by Svetlana GURKINA, researcher, MS Restoration Department, State Research Institute of Restoration
Our Research Institute of Restoration is just a bit over forty years old. But its staff has done a job of work in bringing back to life many of the precious relics of Russian and world art. Our record takes in the famous Dionisiy frescoes of the Ferapont Monastery, old icons, paintings of European masters of the 15th to 18th centuries as well as canvases of Russian artists since the 18th century. And lots of other things, including works of decorative and applied art. Here I am going to tell you about our work in restoring old manuscripts, such as the Evangelium Aprakos (Savva's Book, 11th century). Service Menologion (12th century), Byzantine Gospel, among other things. One precious manuscript that owes its second birth to us is a Bible in Hebrew.
Books - first in the form of manuscripts, then in print-are a very important part of human culture. Just as important as all the various tools, machines and other material values.
For many centuries hand-scripted books were a wellspring of knowledge and learning and, as such, they were of sacral meaning. The Hebrews, for instance, commissioned the copying of Holy Writ scrolls to the Sopherim, or select scribes - which was a job of the utmost honor and holiness. Before turning to it, they would pray the Lord to bless their labor.
Throughout the early Middle Ages learned rabbis perused the text of the Bible to collate it with what was considered a model, holy version, the authentic text so to speak. The scribes copied every letter with absolute precision. This applied to the layout of the text, line arrangement, even to accidental blots, marks and corrections. All that was copied meticulously, with great care, in an act of sacral meaning. That's how the so-called Masorete* Bible came to be, one used by the Jews even today.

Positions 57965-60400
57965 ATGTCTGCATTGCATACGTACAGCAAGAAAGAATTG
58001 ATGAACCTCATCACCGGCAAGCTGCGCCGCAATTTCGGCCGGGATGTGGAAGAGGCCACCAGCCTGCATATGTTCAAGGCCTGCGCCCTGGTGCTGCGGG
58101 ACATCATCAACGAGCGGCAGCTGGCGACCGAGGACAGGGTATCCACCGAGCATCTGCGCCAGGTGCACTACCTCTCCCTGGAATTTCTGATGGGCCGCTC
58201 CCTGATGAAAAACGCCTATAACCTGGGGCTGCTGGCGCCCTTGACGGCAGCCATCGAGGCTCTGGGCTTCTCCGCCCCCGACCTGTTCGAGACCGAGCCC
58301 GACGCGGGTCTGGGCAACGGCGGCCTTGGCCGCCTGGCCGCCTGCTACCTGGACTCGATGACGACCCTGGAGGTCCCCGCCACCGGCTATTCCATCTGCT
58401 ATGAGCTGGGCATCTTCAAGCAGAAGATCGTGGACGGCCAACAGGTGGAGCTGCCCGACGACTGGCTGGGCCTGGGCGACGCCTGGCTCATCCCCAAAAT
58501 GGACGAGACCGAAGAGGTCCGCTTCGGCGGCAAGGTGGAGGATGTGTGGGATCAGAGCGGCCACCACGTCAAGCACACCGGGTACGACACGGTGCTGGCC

The Jews did not permit destruction of manuscripts, for any of them had the name of God in it, and it was a grievous sin to lift a hand against this name. Therefore manuscripts not fit for use, be it because of their decrepit state, copying errors or "heretic" content, were kept in repositories set up for the purpose at large synagogues, the genizahs so-called. When all too many old manuscripts piled up, they were committed to the earth with "full honors". Such "burials" were arranged every now and then on a regular basis. As a result, a great number of MS were gone for good. Also consider the constant wanderings of Jews in the wide world, religious persecutions, wars, natural calamities and all that. In short, time took a heavy toll. What remains- medieval scrolls, all the various scraps, bits and snatches-is worthy of the closest attention and study.
Our department undertook the job of restoring some of the fragments of a Hebrew Bible which is
* Related to the term "Masorah" (verbally, "tradition") denotes canon rules for the pronunciation of the biblical text decreed by Jewish scholars (Masoretes) in the 7th-10th centuries A. D. - Ed.
in the custody of the Russian National Library of St. Petersburg. It has one of the world's richest collections of Jewish manuscripts, which numbers over 15 thousand entries. Here we owe a great deal to the Karaite* merchant Abraham Firkowitz who, fending for himself single-handedly, gathered an immense collection of manuscripts in Hebrew, Samaritan, Aramaic and other Semitic languages.
Acting on the last will of Abraham Firkowitz, his family asked His Majesty's Public Library in St. Petersburg to purchase the MS heritage collected by the late Firkowitz.